When bad service bites back

By Evert Akkerman

Law360 Canada (July 20, 2023, 11:21 AM EDT) --
Evert Akkerman
Evert Akkerman
It continues to surprise me how often businesses in hospitality, retail and financial services disrespect and disappoint their customers. Customer service isn’t hard — it just takes a bit of effort.

Many years ago, while lumbering through law school, I had a summer job as an instructor at a sailing school in Holland. One summer, enrolment was such that the school needed additional boats, and, on June 4, 1994, I was part of a group of nine instructors dispatched to a boat rental company some 50 kilometres away to pick up a bunch of boats. It wasn’t very well organized — we got there and were given three outboards for 10 boats. Normally it takes me some time to wake up in the morning but in this case, I instantly realized that this was going to be a long day. I elbowed two guys I knew well — Lars and Menno — and said, “Let’s grab an outboard and three boats, and get the heck out of here.”

We tied three boats together, installed the outboard on the lead boat, and left the harbour — Menno helming the lead boat and operating the outboard, and Lars and me in the second and third boat. When we looked back a minute later, the second team, which had also taken three boats, was in disarray and blocking half the canal.

We puttered along all day, hitching rides with yachts here and there, and our only real deadline was that we needed to pass the locks at a place called Dokkumer Nieuwe Zijlen, which were set to close at 8 p.m. We got there, with sunburn and without lunch breaks, at 7:30 p.m., cleared the locks and docked on the other side. At this point, we decided we had earned a hearty meal before crossing the lake for the home stretch.

It so happened that this village had a restaurant on the dike called “The Friar,” and I’m not making up these facts, as after so many years I don’t feel compelled to protect the guilty any longer. The Friar wasn’t fancy dining, but close to it — the owners aimed for the luxury segment. I remembered that my parents had been to the place a few times and raved about it, so that’s where we went.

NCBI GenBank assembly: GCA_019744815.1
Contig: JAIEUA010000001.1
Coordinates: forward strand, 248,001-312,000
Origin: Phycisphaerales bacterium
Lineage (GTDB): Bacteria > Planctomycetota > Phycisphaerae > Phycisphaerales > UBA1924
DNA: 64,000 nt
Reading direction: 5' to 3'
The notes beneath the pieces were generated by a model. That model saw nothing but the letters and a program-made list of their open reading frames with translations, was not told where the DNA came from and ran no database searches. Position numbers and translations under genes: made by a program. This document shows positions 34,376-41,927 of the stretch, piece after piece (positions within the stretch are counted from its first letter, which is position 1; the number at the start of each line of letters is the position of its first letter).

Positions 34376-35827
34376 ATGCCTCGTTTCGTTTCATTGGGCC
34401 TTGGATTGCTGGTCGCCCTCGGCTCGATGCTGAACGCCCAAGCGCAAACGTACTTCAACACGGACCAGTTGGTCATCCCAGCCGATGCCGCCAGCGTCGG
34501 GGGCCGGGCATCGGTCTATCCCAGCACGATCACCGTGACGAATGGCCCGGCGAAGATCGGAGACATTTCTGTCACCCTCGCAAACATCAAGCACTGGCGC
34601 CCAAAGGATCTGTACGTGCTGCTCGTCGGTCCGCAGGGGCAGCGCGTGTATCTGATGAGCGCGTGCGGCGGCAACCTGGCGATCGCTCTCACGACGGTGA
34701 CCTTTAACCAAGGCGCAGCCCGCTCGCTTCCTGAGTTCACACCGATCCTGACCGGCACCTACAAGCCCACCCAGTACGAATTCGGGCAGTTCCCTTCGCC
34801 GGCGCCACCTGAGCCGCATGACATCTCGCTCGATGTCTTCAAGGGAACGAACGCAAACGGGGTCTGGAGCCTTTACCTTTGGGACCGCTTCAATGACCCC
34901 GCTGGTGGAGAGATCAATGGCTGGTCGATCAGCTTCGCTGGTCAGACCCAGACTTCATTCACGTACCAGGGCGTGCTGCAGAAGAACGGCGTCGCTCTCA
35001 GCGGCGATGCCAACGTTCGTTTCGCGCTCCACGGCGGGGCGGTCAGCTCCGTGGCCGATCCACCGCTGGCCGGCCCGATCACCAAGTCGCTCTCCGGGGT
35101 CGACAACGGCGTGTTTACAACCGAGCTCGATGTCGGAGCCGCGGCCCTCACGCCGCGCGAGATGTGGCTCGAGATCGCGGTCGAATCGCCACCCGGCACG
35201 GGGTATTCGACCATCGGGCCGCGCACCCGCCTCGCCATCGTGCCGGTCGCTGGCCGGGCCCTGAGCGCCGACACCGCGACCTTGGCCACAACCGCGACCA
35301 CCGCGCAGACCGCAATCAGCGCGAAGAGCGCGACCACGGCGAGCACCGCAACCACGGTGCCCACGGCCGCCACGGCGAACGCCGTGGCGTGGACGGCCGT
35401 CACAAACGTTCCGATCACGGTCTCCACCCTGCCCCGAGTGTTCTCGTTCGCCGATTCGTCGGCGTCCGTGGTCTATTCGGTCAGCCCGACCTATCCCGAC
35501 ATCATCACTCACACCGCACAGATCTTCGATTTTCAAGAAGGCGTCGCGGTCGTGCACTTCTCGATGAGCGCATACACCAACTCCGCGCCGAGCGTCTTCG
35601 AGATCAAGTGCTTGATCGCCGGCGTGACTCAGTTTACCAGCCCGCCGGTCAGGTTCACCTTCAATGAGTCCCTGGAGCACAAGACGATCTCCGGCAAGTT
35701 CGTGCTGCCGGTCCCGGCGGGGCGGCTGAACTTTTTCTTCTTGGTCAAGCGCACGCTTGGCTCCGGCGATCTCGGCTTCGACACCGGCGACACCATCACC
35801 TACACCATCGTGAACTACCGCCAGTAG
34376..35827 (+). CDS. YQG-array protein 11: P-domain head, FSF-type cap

We entered the place with our sunburnt faces and faded sailing attire. It was less than half full, which we figured was great for a Saturday, as we wouldn’t have to wait. We stood there for a few minutes. None of the staff acknowledged us. One lady who seemed to be in charge walked by at a brisk pace. I flagged her down, which didn’t seem to go over very well. She stopped and gave us a “watchawant” look. I asked whether it would be possible for us to have dinner there.

And here’s what she said: “Yeah, well, as you can see, we’re really busy. Maybe you can check upstairs, and there’s a chip wagon down the road, why don’t you head over there?” To which I replied: “Your hospitality envelops us like a warm blanket.”

It was clear that we didn’t fit the mould as The Friar’s ideal customers. We turned on our heels and walked out. And since we were still hungry, we went looking for the chip wagon. Which we found in minutes. The moment the owner spotted us, he came out with open arms and a broad smile, and said, “Welcome gentlemen, how can I help you today?” We told him what had just happened to us at The Friar. He said, “No worries, I’ll make you some extra special fish and chips!”

Which he did, giving us a great customer service experience. We referred friends and neighbours to him for years after.

Comment from Lars, as we walked back to the boats, still processing the snub: “When you think about it, the treatment we just got at The Friar was remarkable — you’re in law school, Menno is in med school, and I’m in physiotherapy. You’d figure that we’re the kind of crowd they’d be looking for, in a few years.”

The next day, I called my dad to tell him about our aborted dining attempt. He could hardly believe it, and then said: “Wait a minute, your Aunt Greta holds a social event at that place once a month, with 15 of her friends. I’ll give her a call.” He did and, reportedly, Aunt Greta instantly changed the location for her monthly dinners. All in all, it was a rather costly judgment call for The Friar. The good news is, it’s been under new ownership for several years now, and doing a much better job of providing hospitality.

Evert Akkerman is an HR professional based out of Newmarket, Ont., founder of XNL HR, and partner at executive search firm Crossings People. He can be reached at info@xnlhr.com and evert.akkerman@crossings-people.com.

The opinions expressed are those of the author(s) and do not necessarily reflect the views of the author’s firm, its clients, Law 360Canada, LexisNexis Canada, or any of its or their respective affiliates. This article is for general information purposes and is not intended to be and should not be taken as legal advice.  

Photo credit / Tero Vesalainen

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